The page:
U.S. News & World Report compiled its list of the best diets this month, the DASH diet came out on top -- for the fourth year in a row.
The magazine reported:
U.S. News evaluated and ranked the 32 diets below with input from a panel of health experts. To be top-rated, a diet had to be relatively easy to follow, nutritious, safe and effective for weight loss and against diabetes and heart disease. The government-endorsed Dietary Approaches to Stop Hypertension (DASH) snagged the top spot.
The National Heart, Lung and Blood Institute, who developed the diet, describe it as:
Dietary Approaches to Stop Hypertension (DASH) is a flexible and balanced eating plan. DASH was one of three eating plans that were compared in research studies sponsored by the National Heart, Lung, and Blood Institute (NHLBI).
The goal of this research was to study the effects of diet on high blood pressure. The results showed that the DASH eating plan lowers blood pressure.
- Is low in saturated fat, cholesterol, and total fat
- Focuses on fruits, vegetables, and fat-free or low-fat dairy products
- Is rich in whole grains, fish, poultry, beans, seeds, and nuts
- Contains fewer sweets, added sugars and sugary beverages, and red meats than the typical American diet
Why has the DASH diet been ranked as the best diet, the healthiest diet, and the best diet for diabetes, 4 years in a row? The expert panel of physicians assembled by US New & World Reports chose DASH because it is proven to improve health, has a balance of healthy food groups, and it actually works. It has been proven to lower blood pressure and cholesterol, and is associated with lower risk of several types of cancer, heart disease, stroke, heart failure, kidney stones, reduced risk of developing diabetes, and can slow the progression of kidney disease.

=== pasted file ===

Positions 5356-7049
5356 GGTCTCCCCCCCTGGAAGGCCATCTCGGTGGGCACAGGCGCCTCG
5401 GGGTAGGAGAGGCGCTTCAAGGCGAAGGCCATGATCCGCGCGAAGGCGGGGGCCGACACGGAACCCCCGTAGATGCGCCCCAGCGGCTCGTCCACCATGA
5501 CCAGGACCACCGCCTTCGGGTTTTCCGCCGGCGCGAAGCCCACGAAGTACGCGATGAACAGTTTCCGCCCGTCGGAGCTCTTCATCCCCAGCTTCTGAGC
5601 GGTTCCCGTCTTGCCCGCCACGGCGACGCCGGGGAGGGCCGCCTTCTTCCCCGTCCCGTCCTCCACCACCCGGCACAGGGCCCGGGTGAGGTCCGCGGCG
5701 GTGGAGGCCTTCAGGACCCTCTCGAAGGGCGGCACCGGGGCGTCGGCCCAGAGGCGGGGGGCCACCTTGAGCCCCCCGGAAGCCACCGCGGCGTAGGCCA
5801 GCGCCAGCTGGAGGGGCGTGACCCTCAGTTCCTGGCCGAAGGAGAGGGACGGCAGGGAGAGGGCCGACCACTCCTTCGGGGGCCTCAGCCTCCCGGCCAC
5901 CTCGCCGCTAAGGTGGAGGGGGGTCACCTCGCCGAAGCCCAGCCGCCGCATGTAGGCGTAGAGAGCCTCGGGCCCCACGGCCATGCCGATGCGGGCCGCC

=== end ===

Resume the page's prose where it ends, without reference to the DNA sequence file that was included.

The DASH diet plan is pretty standard mainstream medical advice. There is a focus on whole grains, fresh fruits and vegetables and lean protein sources. Sugar, salt and fat are restricted, as is alcohol.
U.S. News says it's easy to follow the DASH diet:
First, decide how much you want to read. The National Heart, Lung, and Blood Institute (NHLBI), which helped develop DASH, publishes free guides on the plan. One (PDF here) is 64 pages while another (PDF here) is six. Both take you through the same process of determining how many calories you should eat for your age and activity level, tell you where those calories should come from, and remind you to go easy on salt. It’s as simple as that.
The report says it's likely that people who follow the diet will lose weight, especially if they plan the diet with a "calorie deficit."
The plan is considered a good diet for:
- lowering blood pressure
- increasing good HDL cholesterol
- decreasing bad LDL cholesterol and triglycerides
- preventing or controlling diabetes
- losing weight
The DASH diet can also easily accommodate vegetarian, vegan, gluten free, kosher, halal and low-sodium diets.
Huffington Post summarized what U.S. News had to say about all 32 diets that U.S. News reviewed (including the Mayo Clinic diet, the Mediterranean diet, Jenny Craig, vegan diets, the macrobiotic diet, Weight Watchers, the Flexitarian diet, the raw food diet and the lowest-rated Paleo diet) here.
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